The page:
For members


French word of the day: Coup de barre

This does not mean someone actually had a go at you with a metal rod, but it could mean you're feeling beaten.

French word of the day: Coup de barre
Photo: Annie Spratt/Unsplash/Nicolas Raymond

Why do I need to know coup de barre?

Because sometimes tiredness can hit you like a metal rod.

What does it mean?

Coup de barre means ‘knock of bar’. 

Like the many French expressions that begin with coupcoup de coeur, coup de main, coup de bol, etc – the 'knock' or 'punch' is merely symbolic.

When used like this, coup can express the feeling of being suddenly overwhelmed with a feeling – like someone actually knocked you over the head.

A barre is a metal pole of some sort, like the bar you use to lift weights at the gym or hold onto on public transport, or what ballet dancers use during dance class.

Coup de barre refers to what French online dictionary l’Internaute calls “a sentiment de fatigue subite” – ‘feeling of sudden tiredness'.

Je ne sais pas ce que j’ai, j’ai un coup de barre – I don’t know what’s wrong with me, I feel exhausted all of a sudden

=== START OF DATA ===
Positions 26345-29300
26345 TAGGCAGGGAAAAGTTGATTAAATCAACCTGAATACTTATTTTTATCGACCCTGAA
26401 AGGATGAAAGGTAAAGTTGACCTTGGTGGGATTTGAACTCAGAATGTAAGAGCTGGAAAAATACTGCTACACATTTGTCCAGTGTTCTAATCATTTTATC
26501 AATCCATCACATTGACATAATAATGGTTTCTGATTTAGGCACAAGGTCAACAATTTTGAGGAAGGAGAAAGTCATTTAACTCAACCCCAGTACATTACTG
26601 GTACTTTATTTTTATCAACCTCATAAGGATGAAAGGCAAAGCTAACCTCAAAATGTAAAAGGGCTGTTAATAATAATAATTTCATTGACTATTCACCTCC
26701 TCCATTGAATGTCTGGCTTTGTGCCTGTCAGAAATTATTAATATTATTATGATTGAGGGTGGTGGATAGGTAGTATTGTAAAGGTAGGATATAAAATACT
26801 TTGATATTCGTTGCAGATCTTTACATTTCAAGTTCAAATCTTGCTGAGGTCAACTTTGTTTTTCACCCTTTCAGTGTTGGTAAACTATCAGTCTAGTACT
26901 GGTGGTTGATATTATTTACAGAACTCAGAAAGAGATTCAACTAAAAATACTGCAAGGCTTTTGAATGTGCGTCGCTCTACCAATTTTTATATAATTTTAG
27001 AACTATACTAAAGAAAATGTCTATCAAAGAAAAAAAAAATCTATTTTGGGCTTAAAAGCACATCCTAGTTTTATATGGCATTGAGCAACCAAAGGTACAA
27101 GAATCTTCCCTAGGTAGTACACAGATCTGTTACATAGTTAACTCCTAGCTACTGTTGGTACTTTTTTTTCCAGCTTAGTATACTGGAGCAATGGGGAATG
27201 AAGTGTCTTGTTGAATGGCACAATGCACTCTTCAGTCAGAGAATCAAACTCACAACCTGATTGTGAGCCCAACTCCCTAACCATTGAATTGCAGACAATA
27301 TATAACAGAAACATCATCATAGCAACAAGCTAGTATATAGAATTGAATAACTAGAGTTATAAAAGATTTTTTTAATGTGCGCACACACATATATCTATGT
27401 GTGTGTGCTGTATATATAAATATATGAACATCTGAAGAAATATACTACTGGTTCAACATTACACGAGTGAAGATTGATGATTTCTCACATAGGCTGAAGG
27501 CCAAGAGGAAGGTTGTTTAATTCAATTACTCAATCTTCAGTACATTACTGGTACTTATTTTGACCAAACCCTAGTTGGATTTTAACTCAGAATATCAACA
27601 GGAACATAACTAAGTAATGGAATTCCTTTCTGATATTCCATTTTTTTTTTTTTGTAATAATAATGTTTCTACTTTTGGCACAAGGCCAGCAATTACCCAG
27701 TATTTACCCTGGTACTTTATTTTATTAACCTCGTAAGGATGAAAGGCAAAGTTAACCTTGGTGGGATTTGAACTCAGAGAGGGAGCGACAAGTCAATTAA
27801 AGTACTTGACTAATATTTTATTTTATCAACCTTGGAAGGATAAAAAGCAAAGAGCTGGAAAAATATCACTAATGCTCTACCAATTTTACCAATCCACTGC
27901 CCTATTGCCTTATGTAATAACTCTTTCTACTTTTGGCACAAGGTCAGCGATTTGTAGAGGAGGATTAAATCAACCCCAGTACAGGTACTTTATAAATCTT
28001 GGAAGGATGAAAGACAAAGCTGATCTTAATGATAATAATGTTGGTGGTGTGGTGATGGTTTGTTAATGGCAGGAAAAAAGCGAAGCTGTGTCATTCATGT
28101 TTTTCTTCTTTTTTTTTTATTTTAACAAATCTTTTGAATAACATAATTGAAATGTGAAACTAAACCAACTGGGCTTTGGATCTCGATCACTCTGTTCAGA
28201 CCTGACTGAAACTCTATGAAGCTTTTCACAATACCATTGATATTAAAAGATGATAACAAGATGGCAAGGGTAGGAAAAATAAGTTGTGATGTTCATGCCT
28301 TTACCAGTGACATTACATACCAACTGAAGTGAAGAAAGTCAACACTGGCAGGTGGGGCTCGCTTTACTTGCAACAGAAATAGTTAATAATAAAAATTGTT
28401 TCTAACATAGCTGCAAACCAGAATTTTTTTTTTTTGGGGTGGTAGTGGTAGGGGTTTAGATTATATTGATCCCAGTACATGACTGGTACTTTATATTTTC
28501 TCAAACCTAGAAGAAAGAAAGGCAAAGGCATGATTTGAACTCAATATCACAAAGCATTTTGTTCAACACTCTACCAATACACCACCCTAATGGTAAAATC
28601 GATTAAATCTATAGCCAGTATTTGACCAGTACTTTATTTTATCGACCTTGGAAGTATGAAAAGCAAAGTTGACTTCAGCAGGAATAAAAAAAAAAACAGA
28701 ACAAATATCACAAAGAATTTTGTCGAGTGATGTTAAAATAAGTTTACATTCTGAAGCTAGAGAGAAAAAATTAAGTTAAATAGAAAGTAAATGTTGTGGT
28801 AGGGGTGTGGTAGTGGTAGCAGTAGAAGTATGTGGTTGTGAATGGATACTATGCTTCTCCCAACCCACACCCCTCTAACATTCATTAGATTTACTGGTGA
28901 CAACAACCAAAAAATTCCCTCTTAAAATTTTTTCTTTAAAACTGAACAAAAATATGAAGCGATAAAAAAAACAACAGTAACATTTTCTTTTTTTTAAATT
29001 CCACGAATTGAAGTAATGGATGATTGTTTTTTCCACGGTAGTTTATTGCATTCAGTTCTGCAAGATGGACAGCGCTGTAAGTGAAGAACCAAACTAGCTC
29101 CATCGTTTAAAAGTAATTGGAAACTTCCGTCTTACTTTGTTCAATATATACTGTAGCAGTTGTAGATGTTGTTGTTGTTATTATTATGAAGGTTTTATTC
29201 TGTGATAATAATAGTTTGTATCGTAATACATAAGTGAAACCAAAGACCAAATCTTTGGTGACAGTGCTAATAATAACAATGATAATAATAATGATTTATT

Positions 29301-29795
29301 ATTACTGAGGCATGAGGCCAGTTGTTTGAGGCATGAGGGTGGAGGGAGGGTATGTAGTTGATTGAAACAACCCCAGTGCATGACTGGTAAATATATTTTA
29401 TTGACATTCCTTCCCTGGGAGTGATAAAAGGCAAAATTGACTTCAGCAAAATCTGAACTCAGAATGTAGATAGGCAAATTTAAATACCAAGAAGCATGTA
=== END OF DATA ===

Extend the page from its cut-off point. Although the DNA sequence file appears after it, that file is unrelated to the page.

J’ai toujours un coup de barre après le déjeuner – I always get acutely tired after lunch

Quand il m'a dit qu'il fallait tout recommencer, ça m'a mis un coup de barre – When he told me that I needed to start from scratch I lost all motivation.


Coup de mou – feeling sluggish

Coup de pompe – hit by a shoe (feeling flat)

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For members


French Expression of the Day: Chanter faux

This is definitely not lip synching.

French Expression of the Day: Chanter faux

Why do I need to know Chanter faux ?

Because if you were not blessed with a beautiful singing voice, then this might be a good phrase to know. 

What does it mean?

Chanter faux – pronounced shahn-tay foe – literally means to ‘fake sing.’ You might assume this expression would mean ‘lip sync’ in French, but its true meaning is to sing out of tune. (Lip synching is chanter en playback).

It joins a chorus of other French expressions about bad singing, like chanter comme une casserole (to sing like a saucepan) or chanter comme une seringue (to sing like a siren).  

Chanter faux is actually the most correct way to describe someone being off key, so it might be a better option than comparing another’s voice to a cooking utensil. 

You might have seen this expression pop up recently amid the drought, as people call for rain dances and rain singing (where there is no shame in singing badly).

Use it like this

Pendant l’audition pour la pièce, Sarah a chanté faux. Malheureusement, elle n’a pas obtenu le rôle. – During her audition for the play, Sarah sang out of tune. Sadly, she did not get a role.

Si on fait un karaoké, tu verras comme je chante mal. Je chante vraiment faux, mais je m’en fiche. Il s’agit de s’amuser. – If we do karaoke you will see how badly I sing. I am really out of tune, but I don’t care. It’s all about having fun.